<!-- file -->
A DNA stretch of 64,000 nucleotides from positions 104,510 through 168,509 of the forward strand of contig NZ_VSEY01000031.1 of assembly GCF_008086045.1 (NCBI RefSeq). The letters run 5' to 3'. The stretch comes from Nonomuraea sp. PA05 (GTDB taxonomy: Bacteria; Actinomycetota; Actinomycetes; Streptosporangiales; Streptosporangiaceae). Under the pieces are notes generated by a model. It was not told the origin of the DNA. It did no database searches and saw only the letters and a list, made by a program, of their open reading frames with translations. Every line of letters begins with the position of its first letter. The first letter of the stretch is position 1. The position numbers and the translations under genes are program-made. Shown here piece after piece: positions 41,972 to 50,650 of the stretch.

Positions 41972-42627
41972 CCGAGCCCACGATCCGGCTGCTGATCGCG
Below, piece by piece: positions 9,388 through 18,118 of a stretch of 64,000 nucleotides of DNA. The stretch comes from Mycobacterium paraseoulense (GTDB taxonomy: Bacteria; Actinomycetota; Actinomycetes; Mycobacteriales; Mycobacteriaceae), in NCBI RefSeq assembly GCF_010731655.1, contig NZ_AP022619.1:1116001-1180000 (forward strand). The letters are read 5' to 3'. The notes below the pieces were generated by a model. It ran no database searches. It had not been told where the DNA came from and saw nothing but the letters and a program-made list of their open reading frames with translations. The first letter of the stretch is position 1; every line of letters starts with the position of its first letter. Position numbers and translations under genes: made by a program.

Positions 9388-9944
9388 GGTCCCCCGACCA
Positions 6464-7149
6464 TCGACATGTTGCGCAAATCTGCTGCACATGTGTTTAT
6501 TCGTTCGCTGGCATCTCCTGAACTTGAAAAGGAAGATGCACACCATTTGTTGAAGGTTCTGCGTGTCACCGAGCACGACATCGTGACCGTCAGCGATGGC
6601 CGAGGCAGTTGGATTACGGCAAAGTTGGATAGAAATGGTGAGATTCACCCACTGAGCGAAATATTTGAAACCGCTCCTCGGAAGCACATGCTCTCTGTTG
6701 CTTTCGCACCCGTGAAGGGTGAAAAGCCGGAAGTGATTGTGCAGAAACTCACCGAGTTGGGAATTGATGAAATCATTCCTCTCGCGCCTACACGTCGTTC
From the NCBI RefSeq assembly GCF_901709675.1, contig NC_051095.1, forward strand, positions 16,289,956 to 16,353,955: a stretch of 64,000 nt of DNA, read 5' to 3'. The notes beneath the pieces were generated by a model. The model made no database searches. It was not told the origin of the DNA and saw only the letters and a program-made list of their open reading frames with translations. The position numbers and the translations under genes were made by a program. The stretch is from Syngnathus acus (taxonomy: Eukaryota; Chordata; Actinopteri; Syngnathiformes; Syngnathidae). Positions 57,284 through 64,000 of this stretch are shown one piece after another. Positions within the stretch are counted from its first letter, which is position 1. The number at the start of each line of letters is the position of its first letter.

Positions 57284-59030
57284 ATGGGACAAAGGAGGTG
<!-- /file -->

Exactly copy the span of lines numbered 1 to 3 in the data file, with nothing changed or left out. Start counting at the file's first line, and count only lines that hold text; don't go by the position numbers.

A DNA stretch of 64,000 nucleotides from positions 104,510 through 168,509 of the forward strand of contig NZ_VSEY01000031.1 of assembly GCF_008086045.1 (NCBI RefSeq). The letters run 5' to 3'. The stretch comes from Nonomuraea sp. PA05 (GTDB taxonomy: Bacteria; Actinomycetota; Actinomycetes; Streptosporangiales; Streptosporangiaceae). Under the pieces are notes generated by a model. It was not told the origin of the DNA. It did no database searches and saw only the letters and a list, made by a program, of their open reading frames with translations. Every line of letters begins with the position of its first letter. The first letter of the stretch is position 1. The position numbers and the translations under genes are program-made. Shown here piece after piece: positions 41,972 to 50,650 of the stretch.

Positions 41972-42627
41972 CCGAGCCCACGATCCGGCTGCTGATCGCG